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EMC says virtual arrays a sales tool, not a threat

Pretend arrays an on-ramp to tin purchases, not a revenue drain

Next gen security for virtualised datacentres

Virtual storage arrays may become more attractive to customers, but EMC believes the pace of data growth will mean many users still need physical appliances.

That’s the opinion of Chuck Hollis, EMC's Vice President and Global Marketing CTO, who told El Reg that users like virtual arrays, but aren’t using them for anything meaningful.

Virtual arrays do everything a physical array does, by drawing spare capacity in servers rather than relying on a dedicated storage appliance. NetApp recently made its virtual appliance more widely available, while HP’s LeftHand products can use virtual arrays. VMware’s vSphere Storage Appliance (VSA) is another player, and raised eyebrows at its mid-2011 launch by seemingly threatening to cannibalise parent company EMC’s low-end products.

Hollis said he doesn’t see any of these virtual competitors as a threat.

“We had a NAS simulator for VNX for a while and we have an Atmos virtual appliance,” he said at EMC Forum in Sydney this week. “People are using them to gain familiarity with technology, to learnhowthey work, how they operate, how they interact in their environment, what does the GUI look like. Kind of like a test drive if you will.”

Hollis said EMC has experienced “strong demand for those products,” but that sales are tiny. As a sales tool, however, virtual arrays work wonders.

“Typically someone will take Atmos as a virtual machine, play with it, and then buy a bunch of physical stuff,” he said.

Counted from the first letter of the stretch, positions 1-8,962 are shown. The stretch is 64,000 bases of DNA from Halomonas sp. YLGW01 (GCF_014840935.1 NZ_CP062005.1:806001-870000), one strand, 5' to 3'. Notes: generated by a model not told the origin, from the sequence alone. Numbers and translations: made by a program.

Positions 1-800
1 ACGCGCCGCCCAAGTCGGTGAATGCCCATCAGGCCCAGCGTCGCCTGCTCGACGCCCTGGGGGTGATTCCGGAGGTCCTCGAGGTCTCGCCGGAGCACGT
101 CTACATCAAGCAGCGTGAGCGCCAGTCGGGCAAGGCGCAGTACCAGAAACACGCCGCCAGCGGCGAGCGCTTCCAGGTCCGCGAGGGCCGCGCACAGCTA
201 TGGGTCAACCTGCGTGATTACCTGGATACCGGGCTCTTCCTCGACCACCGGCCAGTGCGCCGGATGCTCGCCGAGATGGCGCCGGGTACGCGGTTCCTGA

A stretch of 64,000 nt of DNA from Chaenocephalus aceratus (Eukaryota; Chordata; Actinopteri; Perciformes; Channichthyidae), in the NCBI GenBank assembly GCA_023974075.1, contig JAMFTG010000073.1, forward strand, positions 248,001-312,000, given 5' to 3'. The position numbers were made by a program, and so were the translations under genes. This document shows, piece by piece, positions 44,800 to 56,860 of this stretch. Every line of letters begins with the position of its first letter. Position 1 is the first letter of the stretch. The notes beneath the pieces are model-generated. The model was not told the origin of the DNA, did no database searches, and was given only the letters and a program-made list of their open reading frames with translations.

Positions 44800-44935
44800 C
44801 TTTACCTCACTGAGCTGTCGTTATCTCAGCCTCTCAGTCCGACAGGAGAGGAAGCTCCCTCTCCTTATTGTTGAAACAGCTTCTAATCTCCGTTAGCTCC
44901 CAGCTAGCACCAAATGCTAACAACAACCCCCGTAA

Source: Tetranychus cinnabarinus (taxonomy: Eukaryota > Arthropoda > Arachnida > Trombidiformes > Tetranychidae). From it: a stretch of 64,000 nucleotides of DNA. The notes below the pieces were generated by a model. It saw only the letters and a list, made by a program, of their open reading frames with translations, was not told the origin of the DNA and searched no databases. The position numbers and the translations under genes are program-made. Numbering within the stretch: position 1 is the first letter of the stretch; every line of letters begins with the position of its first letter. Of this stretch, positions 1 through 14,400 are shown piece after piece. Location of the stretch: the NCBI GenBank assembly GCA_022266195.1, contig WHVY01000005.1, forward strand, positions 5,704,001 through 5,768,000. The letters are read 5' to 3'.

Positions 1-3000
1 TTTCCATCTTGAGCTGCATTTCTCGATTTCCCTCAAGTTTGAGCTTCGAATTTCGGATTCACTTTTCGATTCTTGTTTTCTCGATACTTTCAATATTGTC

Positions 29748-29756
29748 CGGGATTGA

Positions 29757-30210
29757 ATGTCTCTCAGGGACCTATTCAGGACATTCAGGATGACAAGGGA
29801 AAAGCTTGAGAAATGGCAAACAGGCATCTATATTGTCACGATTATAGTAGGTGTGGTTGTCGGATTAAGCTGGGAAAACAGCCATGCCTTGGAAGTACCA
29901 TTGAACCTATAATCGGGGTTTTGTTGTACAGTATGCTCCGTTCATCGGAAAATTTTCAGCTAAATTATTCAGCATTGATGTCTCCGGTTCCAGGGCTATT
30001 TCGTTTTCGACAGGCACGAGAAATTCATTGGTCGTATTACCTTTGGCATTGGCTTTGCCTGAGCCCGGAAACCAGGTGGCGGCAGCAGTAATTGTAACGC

The same buying pattern, he feels, is evident when users adopt virtual arrays.

“For VSA I might need to stand something up and need a shared array, but I don’t want to spend $20,000. People decide to put it in a VSA and get the functionality. When they’re ready for production they decide to go and find some tin.”

“That’s how it is today,” Hollis opined. “Over time the virtual storage appliances will get more and more capable and more and more attractive.”

One reason for the increased attraction will be familiarity with virtualisation, as user realise hardware isn’t the best way to deliver.

“Take apart any of our storage arrays and the parts look familiar. There’s an Intel chip, there’s memory … it’s the same stuff as a server. Well, I can virtualise workloads on servers and nobody gets hurt. Why can’t I virtualise the workloads on storage arrays?”

But Hollis also feels that storage arrays will survive because virtual competitors won’t scale.

“Every year you will see more capabilities in virtual storage appliances, but at the same time VMware has these very robust APIs into the storage ecosystem. We saw this with Microsoft years ago: Microsoft got pretty aggressive putting storage functionality into Windows and it really didn’t change anything. Microsoft had good APIs and were very good at covering certain stuff, but as soon as you got to a certain size and complexity in came the dedicated tin.”

Hollis therefore declared he and EMC are “not opposed to these virtual arrays” and doesn’t feel it is losing sales, but does recognise “the [performance line is always going to move” and make virtual arrays more attractive and capable.

But data growth means physical appliances will remain essential, as only custom tin will be able to cope with greater demands for throughput and capacity.

“That’s the good news,” he concluded. ®

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